Educational Guide

Science of Bees

Honey bees are the only insects that produce a food consumed by humans. Honey is produced in one of the busiest yet most efficient factories in the world — a beehive. Honey bees are social insects with a marked division of labor among the various bees in the hive. A colony contains one queen, 500 to 1,000 drones and about 30,000 to 60,000 workers.

Honey bees are social insects, which mean that they live together in large, well-organized family groups. Social insects are highly evolved insects that engage in a variety of complex tasks not practiced by the multitude of solitary insects. Communication, complex nest construction, environmental control, defense, and division of the labor are just some of the behaviors that honey bees have developed to exist successfully in social colonies. These fascinat¬ing behaviors make social insects in general, and honey bees in particular, among the most fascinating creatures on earth.

A honey bee colony typically consists of three kinds of adult bees: workers, drones, and a queen (Figure 1). Several thousand worker bees cooperate in nest building, food collection, and brood rearing. Each worker has a definite task to perform, related to its adult age. But surviving and reproducing take the combined efforts of the entire colony. Individual bees (workers, drones, and queens) cannot survive without the support of the colony.

In addition to thousands of worker adults, a colony normally has a single queen and several hundred drones during late spring and summer. The social structure of the colony is maintained by the presence of the queen and workers and depends on an effective system of communication. The distribution of chemical pheromones among mem¬bers and communicative “dances” are responsible for controlling the activities necessary for colony survival. Labor activities among worker bees depend primarily on the age of the bee but vary with the needs of the colony. Reproduction and colony strength depend on the queen, the quantity of food stores, and the size of the worker force. As the size of the colony increases up to a maximum of about 60,000 workers, so does the efficiency of the colony.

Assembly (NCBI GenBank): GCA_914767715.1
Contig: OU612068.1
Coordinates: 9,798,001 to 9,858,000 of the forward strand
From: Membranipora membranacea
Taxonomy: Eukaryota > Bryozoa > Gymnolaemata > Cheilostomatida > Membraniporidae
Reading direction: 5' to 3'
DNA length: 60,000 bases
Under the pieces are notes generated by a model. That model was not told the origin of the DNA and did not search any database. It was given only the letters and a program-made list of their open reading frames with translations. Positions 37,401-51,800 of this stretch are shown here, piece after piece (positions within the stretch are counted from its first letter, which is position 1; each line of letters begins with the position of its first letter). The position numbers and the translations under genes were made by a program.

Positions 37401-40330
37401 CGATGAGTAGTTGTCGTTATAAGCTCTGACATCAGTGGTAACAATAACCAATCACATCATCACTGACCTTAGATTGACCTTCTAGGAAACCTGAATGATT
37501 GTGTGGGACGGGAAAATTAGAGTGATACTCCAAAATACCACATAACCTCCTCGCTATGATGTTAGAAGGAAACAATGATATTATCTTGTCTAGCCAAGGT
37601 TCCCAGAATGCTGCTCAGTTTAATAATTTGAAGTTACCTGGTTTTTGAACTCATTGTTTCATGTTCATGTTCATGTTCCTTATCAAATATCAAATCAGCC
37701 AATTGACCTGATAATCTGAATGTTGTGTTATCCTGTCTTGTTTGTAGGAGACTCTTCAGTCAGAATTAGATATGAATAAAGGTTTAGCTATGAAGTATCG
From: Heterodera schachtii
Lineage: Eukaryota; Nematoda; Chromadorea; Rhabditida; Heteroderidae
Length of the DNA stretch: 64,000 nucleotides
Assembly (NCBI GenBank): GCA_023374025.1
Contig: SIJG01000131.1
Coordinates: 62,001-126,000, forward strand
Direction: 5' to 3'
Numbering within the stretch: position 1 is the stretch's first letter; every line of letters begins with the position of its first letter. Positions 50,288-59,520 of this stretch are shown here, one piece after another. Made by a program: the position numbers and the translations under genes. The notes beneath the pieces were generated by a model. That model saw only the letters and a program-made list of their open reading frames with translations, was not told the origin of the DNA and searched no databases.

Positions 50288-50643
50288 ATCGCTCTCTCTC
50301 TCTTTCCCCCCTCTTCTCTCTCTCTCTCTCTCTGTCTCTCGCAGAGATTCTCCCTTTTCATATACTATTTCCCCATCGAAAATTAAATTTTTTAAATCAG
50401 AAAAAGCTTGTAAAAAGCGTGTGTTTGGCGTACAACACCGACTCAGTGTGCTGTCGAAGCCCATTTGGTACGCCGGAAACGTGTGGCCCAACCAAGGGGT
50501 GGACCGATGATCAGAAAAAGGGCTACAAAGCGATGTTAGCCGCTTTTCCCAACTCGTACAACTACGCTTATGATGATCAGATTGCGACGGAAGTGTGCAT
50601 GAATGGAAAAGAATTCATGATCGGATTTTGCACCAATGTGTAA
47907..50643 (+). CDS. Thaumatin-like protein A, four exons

The matriarch of the colony is the queen. Nurtured on a special diet of royal jelly, the queen is the only sexually developed female in the hive. A few days after hatching, the queen mates with drones in flight. The drones, which are stout male bees that lack stingers, fulfill their single purpose in the colony by mating with the queen. During this “mating flight,” the queen receives millions of sperm cells that last her entire life — often two years or more. A productive queen will lay up to 3,000 eggs in a single day. The sexually undeveloped female bees perform the work of the colony. Once hatched, these worker bees do a sequence of jobs – cleaning the nursery, caring for and feeding the larvae, collecting nectar, making wax comb, guarding the hive and fanning their wings to keep the hive cool.